Wednesday, March 16, 2011

R.E.M. - Murmur (CD, 1983)

When it comes to albums I own just because I feel like I should, R.E.M.'s Murmur is right up there with Neutral Milk Hotel's In the Aeroplane Over the Sea. I'm not overly fond of either of them, but I like the records well enough, and they have been so critically knob-slobbed that I apparently developed a need to own them to further legitimize my cool-guy cred.

I'm sure I have other records like this, but I can't think of them right now. Honestly, I try my best to not fall prey to this sort of bullshit, because I hate the idea of liking something because I feel like I should. (It's currently the reason I have never listened to a Kanye West record. Well, one of many reasons.) And with this record (and the Neutral Milk Hotel one), it's not like I don't like it. I do. I just don't think I love it in the way that some people do, and maybe that's what interests me. I really do enjoy Murmur, but I've been waiting for that "holy-fucking-shit-this-is-brilliant" moment to click with me for 20 years, and I don't think it's going to happen. And that's fine.

When I was a teenager, there were a handful of records that would always show up in magazines like Spin and Request as the Greatest Rock Albums of All Time. Or maybe it was "most important" or something. Whatever it was, it wasn't a list that included the Beatles or anything like that. It was an alt-leaning list that usually listed London Calling at the top, and also mentioned Never Mind the Bollocks, The Feelies' Crazy Rhythms, Television's Marquee Moon, maybe the first Velvet Underground record, possibly It Takes a Nation of Millions to Hold Us Back, and almost always, Murmur.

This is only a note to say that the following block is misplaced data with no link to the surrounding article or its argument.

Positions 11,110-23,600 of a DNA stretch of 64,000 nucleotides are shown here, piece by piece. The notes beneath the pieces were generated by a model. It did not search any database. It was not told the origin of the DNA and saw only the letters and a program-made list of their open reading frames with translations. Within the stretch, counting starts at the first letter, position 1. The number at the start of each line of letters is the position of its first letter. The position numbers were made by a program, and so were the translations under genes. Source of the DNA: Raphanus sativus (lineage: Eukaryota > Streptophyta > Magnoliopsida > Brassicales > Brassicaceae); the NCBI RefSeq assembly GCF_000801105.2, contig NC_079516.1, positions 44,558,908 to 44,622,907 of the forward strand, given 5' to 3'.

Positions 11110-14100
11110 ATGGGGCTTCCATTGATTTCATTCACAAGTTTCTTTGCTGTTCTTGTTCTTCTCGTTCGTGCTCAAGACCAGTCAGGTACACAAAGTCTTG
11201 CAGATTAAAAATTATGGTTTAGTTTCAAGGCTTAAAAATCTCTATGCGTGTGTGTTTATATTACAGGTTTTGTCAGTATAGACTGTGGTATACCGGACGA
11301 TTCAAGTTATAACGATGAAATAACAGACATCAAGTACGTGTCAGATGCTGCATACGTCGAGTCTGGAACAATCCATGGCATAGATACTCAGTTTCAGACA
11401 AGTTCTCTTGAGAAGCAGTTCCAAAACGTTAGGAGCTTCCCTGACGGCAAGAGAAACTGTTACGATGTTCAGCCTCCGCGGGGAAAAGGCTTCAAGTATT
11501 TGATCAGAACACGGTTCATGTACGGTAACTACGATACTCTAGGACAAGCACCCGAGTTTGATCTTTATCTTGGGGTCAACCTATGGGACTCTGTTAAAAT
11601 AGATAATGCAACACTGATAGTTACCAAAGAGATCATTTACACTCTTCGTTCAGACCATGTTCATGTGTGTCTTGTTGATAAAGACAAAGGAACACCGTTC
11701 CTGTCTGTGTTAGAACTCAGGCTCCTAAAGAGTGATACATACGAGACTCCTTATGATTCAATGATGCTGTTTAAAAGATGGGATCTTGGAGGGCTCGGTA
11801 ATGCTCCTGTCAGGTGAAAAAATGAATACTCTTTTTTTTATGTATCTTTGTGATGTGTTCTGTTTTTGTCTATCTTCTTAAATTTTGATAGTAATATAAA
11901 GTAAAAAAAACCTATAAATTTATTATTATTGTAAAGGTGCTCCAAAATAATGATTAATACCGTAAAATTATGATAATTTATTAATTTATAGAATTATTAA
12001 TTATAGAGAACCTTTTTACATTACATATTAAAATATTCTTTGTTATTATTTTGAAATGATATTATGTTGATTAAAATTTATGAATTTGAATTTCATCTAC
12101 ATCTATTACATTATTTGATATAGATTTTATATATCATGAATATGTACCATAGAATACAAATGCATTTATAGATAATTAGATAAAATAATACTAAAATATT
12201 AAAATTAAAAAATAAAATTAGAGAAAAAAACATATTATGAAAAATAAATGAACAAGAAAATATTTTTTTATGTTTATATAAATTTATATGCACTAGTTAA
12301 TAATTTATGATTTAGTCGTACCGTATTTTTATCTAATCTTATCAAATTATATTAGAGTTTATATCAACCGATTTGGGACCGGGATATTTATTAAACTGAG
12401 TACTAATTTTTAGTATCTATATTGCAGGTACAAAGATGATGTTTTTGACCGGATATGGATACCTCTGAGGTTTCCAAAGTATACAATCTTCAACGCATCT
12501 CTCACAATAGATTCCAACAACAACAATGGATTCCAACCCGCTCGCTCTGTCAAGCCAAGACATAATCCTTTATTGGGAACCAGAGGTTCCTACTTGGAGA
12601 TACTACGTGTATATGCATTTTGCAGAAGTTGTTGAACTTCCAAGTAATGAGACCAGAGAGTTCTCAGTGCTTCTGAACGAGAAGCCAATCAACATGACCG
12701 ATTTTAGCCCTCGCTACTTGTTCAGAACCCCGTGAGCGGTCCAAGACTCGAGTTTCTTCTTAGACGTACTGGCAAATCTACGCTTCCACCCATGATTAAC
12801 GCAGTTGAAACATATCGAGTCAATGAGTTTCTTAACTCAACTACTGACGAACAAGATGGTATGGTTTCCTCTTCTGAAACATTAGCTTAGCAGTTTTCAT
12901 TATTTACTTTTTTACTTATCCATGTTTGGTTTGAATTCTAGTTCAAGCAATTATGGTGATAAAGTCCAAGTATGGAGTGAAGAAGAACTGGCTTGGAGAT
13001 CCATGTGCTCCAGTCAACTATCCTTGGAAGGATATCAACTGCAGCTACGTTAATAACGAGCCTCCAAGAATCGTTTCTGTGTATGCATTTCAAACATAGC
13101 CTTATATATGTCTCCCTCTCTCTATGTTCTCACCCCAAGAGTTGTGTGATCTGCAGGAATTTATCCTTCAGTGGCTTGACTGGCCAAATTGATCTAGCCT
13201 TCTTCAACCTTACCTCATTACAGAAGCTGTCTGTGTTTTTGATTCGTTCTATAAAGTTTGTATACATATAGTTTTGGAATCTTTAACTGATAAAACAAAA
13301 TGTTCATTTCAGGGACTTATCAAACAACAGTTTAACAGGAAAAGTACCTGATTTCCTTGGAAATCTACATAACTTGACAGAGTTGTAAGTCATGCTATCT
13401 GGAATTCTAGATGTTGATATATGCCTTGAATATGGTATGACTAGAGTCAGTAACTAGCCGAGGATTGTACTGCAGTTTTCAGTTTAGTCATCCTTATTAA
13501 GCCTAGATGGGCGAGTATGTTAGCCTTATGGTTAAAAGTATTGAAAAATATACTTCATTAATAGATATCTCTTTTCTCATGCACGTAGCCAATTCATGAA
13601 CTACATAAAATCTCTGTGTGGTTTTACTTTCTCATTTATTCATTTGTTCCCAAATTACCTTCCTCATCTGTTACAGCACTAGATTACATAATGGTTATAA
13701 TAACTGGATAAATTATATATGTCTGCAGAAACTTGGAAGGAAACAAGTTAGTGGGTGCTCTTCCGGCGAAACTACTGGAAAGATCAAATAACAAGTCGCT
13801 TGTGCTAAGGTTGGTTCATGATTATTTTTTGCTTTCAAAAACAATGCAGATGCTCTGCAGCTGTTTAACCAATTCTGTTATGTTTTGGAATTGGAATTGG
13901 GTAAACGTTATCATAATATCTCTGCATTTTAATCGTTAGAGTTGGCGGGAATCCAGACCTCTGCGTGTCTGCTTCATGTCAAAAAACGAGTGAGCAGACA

Before I even heard that record, I had heard R.E.M., but their critically-acclaimed past was really intriguing to me. Maybe it was that boggy, washed-out cover, or maybe it was just that this record kept popping up as a revolutionary moment in music, according to many magazines that I trusted. I think I finally found a used cassette copy of it when I was a teenager, and, like I said, it was underwhelming to me. Possibly too jangly for my hormone-heavy teenage mind. No idea when I got this CD.

I went through a little R.E.M. phase around the "Losing My Religion" era (yeah, I still have my "Shiny Happy People" cassette single, what about it?), but it never stuck. And, not to sound like the ultimate predictable music cock, but I can't stand any of their stuff from the last 20 or so years. This record, the Chronic Town EP, and about half of Document was about as far as I took it. Pretty sure that's as far as I'm ever going to take it.


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